My first exposure to Knox Overstreet was seeing them at a show at the Rock Lobster with (if my memory serves me correct) On the Might of Princes, Intransit, The Cotton Weary and Joshua. Immediately the first thing that struck me about them was how loud yet insanely toe tapping melodic they were. Also right off the bat their drummer, Mike Post, was an absolute thrill to watch as he had a contagious energy about him that seemed to rub off on the rest of the band. He had a stage presence and charisma that is usually reserved for front men. Sonically, they reminded me a lot of Garden Variety. At first glance the Garden Variety influence early on was pretty obvious from the melodic clang of the guitars and the vocals of Mike Catanese certainly reminded me Anthony Roman but when you shed away the layers it was obvious that there were a lot more pop sensibilities if you will at work. Over time I got to know the band pretty well and booked them at various shows over the years. Heck, I even had their track "Take the Ticket" be the lead off track on a cd compilation I did called The Hope Machine. Knox Overstreet and my band played together a bunch when we first started playing and it was really amazing seeing how they progressed from that first show I saw at the Rock Lobster.
From 2000 until the cease of the publication I wrote for Under the Volcano and a part of what I tried to accomplish there was write about DIY bands from all over the world that I was being exposed to via my label trading with other labels but a part of that for me was to also review releases from local bands. And as a result one night at a show at Saints & Sinners (which I do believe ended up being band's last show), drummer Mike Post handed me a copy of the latest Knox Overstreet demo to consider reviewing. Like I had to consider... I was blown away as the band on this 4 song demo grew in leaps and bounds from their earliest incarnation. That aforementioned Garden Variety element was only faintly there, now I was hearing elements of Superchunk, Big Star and The Replacements to create a very smart, hook laden brand of indie rock. It was so good that I was appalled to see that the demo was #1 in an edition of only 30! And that was the kind of band that Knox Overstreet was-one that never realized how good they were. Or even took themselves too seriously. Or heck even had a thought to share their music with anyone outside of their circle of friends. For better or worse as an outside looking in very few bands operated the way Knox Overstreet did. I have done everything in my power over the years to share with people the great music of this band that in my mind was sorely under appreciated.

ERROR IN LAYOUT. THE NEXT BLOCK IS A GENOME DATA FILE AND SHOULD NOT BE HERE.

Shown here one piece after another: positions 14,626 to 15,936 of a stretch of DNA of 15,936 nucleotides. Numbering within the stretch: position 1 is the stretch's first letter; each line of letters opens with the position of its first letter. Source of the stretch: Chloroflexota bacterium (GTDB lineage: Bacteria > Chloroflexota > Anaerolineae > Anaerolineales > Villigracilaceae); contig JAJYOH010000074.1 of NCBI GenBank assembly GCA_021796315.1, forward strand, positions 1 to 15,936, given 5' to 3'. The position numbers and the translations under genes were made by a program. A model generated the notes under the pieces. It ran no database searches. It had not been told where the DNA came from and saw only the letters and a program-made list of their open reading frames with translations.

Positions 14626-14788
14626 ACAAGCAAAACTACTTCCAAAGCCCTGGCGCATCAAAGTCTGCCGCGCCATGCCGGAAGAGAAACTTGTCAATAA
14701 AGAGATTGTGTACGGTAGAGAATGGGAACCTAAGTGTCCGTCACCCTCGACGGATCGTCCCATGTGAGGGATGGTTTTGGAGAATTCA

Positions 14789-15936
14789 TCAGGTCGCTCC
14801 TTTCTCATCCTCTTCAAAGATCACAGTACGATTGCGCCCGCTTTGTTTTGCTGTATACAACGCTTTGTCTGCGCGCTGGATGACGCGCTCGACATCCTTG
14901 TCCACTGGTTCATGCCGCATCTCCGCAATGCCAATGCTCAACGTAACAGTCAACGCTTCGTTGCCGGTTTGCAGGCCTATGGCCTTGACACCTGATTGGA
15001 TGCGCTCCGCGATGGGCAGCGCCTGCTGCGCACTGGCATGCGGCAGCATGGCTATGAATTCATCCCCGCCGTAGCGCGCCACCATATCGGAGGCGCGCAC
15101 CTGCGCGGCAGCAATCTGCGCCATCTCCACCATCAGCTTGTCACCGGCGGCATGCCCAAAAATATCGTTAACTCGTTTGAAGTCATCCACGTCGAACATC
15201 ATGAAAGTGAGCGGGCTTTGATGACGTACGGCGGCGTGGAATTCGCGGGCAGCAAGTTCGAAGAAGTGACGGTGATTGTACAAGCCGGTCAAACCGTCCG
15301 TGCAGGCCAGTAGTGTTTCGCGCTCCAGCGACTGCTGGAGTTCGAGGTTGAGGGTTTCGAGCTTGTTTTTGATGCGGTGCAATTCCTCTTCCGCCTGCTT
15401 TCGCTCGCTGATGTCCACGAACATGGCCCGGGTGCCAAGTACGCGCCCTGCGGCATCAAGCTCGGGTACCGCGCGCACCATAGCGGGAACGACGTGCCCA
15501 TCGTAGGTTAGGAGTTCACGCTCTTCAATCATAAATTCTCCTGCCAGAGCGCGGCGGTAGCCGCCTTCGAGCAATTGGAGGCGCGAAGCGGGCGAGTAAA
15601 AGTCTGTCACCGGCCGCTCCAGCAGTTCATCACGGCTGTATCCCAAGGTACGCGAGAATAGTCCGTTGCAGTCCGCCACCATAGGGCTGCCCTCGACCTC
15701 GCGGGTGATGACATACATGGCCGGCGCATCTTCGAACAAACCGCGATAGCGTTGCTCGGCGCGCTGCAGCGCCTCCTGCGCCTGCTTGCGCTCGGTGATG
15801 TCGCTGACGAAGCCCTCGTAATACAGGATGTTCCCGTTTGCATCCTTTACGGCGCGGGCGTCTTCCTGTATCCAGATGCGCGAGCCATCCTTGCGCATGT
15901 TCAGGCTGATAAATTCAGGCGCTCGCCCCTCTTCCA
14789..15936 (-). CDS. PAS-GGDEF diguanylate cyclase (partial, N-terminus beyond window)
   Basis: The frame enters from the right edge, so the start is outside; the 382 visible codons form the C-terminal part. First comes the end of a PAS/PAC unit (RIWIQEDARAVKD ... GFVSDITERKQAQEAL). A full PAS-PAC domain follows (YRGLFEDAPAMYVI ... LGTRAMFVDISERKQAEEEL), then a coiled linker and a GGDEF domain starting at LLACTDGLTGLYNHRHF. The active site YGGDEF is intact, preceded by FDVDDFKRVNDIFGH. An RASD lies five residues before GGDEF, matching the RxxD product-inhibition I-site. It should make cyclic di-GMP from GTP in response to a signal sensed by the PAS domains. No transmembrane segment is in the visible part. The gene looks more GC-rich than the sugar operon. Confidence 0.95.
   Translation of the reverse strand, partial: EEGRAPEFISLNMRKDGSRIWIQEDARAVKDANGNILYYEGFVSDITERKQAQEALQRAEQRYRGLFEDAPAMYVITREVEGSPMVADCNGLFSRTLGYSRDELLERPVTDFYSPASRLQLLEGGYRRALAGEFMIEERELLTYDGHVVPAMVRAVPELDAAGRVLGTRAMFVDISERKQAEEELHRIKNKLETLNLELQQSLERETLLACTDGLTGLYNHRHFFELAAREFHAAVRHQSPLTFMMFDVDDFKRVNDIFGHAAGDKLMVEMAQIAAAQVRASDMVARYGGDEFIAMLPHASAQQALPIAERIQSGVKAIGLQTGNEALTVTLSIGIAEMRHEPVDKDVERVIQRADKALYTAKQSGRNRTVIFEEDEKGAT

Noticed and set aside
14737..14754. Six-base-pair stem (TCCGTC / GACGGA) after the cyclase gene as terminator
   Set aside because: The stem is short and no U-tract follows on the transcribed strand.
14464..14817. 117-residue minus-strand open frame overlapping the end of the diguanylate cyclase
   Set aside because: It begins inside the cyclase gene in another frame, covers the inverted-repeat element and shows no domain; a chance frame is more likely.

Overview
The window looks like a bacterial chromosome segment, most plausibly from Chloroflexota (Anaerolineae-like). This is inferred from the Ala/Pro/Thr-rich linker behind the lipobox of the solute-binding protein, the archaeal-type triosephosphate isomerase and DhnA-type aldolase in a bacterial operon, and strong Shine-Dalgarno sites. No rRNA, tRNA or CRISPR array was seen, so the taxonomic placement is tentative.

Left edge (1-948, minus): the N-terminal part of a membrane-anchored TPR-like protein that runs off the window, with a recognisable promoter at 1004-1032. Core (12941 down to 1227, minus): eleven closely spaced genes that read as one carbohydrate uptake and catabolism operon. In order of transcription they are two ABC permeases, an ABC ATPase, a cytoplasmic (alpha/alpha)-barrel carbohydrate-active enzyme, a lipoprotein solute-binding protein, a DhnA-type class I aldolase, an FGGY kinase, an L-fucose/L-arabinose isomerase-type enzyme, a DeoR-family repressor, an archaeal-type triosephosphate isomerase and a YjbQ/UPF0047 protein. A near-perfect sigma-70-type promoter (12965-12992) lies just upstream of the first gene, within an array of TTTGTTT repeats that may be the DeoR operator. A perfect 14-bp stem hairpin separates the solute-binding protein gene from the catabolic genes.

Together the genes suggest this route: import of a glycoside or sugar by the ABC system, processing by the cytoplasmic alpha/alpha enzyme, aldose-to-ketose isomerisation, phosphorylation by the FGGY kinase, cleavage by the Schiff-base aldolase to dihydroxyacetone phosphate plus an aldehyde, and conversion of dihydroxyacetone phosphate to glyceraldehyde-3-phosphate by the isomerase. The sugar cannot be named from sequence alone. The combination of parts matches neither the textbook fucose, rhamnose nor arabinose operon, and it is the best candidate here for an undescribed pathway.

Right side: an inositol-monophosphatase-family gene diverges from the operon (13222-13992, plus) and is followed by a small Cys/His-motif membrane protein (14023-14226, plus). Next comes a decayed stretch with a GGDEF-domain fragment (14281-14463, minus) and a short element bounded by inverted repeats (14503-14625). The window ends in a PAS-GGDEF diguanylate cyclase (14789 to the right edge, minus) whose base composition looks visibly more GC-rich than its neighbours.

Knox Overstreet did have decent amount of recorded material all of which I shall post here over the course of time. For those interested here is a run down of their discography (as far as I know of):
-"demo" (not sure if this was officially released. i just have a burned cd-r w/ 3 tracks)
-"Take the Ticket" on The Hope Machine cd comp (Rok Lok Records)
-"I Shot the Clerk" on It Certainly Was a Grand Piano cd comp (Abominable Records)
-"Coming Around/Jammer Failed" 7 inch (Abominable Records)
-split 7 inch w/ Radio Raheem (Pony Collision Records)
-"demo (2003)" cd-r (self released)
Knox Overstreet "demo (2003)" track listing
1. Out of the Van
2. Shake That Tree
3. Fast Women
4. Not At All